Private and public colleges across the country are considering cuts to payrolls, staff and academic programs due to budget constraints and enrollment declines wrought by the coronavirus pandemic.
The president of Cornish College of the Arts in Seattle announced Monday a “sobering moment in the life of the college,” noting a financial emergency for the school of 600 students.
“The challenges we are facing harbor within them vibrant opportunities to reinvent what Cornish looks like as we move into the third decade of the 21st century,” said school President Raymond Tymas-Jones.
Last week, the Pennsylvania State Higher Education System told the Pittsburgh Post-Gazette about speeding up its five-year plan to cut 350 faculty positions to two years, citing financial turmoil caused by the pandemic.
Earlier this month, Ithaca College announced it would slash 130 positions due to a loss of nearly 1,000 students — or about 15% of its undergraduate population — this fall.
“The college remains committed to student access and affordability, as well as to providing an environment that fosters academic success and a sense of belonging — which means we must also maintain a sustainable size,” college spokesman David Maley said in an email.
Years of stagnant enrollment, combined with the onset of the coronavirus, have squeezed colleges’ funding, and the evidence is starting to trickle in.
Notably, 55% of more than 300 college presidents reported enrollment decline this fall in a survey published last week by the American Council on Education (ACE). A larger survey in September by the National Student Clearinghouse Research Center found a 2.5% decline in enrollment since last fall.
This comes for colleges already seeing huge shifts in demographics that portend worry down the road.
“It’s a huge challenge,” said Terry Hartle, a senior vice president for ACE. “Particularly in New England, upstate New York, the Rust Belt, the Great Plains and the Upper Plains, it affects small, moderately selective private liberal arts colleges and it affects small state colleges, and some of them are facing an existential crisis.”
Before the pandemic, higher education was in the midst of a reinvention, thanks to enrollment stagnation as families rethought the cost of college. But for many schools, COVID-19 accelerated — or exacerbated — the need for financial reform.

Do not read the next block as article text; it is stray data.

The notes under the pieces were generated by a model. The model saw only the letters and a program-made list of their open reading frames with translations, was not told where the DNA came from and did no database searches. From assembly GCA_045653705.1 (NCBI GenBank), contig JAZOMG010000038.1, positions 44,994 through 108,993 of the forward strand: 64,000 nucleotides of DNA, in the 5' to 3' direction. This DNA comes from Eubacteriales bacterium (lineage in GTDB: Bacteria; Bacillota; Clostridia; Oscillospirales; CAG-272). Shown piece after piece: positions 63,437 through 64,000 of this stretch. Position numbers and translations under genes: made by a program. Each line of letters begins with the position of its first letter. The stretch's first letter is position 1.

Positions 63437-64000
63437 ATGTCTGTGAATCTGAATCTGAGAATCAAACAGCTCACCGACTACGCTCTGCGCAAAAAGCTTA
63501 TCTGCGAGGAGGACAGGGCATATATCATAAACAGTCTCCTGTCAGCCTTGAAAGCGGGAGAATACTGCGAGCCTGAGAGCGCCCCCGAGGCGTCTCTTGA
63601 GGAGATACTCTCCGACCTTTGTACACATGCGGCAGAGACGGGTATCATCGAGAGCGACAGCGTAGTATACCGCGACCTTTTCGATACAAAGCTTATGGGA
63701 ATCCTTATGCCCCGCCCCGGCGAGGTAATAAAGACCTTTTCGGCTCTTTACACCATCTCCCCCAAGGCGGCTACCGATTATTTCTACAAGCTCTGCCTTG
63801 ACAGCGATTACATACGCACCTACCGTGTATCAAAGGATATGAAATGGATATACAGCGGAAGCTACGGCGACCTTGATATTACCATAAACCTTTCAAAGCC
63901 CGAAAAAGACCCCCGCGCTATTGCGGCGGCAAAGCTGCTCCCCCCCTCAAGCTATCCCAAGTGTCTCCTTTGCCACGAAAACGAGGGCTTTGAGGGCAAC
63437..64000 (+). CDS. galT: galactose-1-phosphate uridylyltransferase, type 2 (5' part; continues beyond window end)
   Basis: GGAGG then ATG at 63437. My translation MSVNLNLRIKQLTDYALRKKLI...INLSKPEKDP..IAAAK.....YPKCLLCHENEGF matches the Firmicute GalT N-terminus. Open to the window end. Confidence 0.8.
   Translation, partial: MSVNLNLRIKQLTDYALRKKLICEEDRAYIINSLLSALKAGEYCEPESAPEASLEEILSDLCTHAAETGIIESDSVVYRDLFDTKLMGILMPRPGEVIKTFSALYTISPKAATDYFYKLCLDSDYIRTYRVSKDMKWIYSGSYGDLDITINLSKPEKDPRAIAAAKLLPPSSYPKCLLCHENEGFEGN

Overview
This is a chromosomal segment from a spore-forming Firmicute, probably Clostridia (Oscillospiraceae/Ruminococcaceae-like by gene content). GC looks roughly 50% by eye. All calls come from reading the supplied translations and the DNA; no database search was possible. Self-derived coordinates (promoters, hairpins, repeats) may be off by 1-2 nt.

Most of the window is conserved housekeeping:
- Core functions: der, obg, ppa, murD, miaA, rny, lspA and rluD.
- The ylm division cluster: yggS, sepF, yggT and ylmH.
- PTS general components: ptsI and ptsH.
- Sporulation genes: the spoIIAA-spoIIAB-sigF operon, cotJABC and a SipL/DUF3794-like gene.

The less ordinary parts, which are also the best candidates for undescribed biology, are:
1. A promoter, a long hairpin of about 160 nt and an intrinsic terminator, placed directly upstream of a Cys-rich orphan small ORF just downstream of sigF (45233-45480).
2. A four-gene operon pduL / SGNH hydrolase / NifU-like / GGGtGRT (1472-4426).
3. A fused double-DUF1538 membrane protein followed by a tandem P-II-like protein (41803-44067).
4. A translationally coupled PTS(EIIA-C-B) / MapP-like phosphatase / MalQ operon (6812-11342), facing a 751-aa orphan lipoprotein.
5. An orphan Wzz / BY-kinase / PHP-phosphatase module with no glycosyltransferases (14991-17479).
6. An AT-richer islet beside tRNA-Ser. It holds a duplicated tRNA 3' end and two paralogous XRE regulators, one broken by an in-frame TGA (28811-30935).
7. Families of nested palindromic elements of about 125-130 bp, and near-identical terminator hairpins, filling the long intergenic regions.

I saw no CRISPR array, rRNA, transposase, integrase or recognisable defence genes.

Doane University in Crete, Nebraska, said last week that it’s proposing to eliminate 17 academic programs, including a gender studies minor, a film major and the college’s honors program. A spokesperson told The Washington Times that the plan is only preliminary.
“We aren’t facing financial exigency,” the spokesperson said. “We had pretty solid enrollment for our online programs, but it’s one of those things where a number of factors go into it. We got through COVID not really having to make many layoffs.”
Doane’s proposal will be finalized in November.
Economists with the Tax Policy Center have estimated that more than $200 billion could be cut from state budgets beginning next year, including money for higher education.
Meanwhile, some post-secondary industry disruptors have predicted the end of college as it’s known.
In the aftermath of the pandemic’s arrival last spring, when 9 out of 10 college students worldwide were sent home, stock prices rose for for-profit colleges and online adaptive curriculum services. The Bureau of Labor Statistics also estimated that colleges shed 337,000 jobs between February and August.
To date, cuts by the largest public universities have been contained mostly to athletics.
In September, The Associated Press reported that 230 college sports programs had been cut. The University of Minnesota announced it would discontinue men’s gymnastics and track and field. Ohio Wesleyan University cut women’s golf.
In a policy paper, the Urban Institute forecast in increase an enrollment come the fall of 2021. For now, colleges are facing financial troubles in the immediate term.
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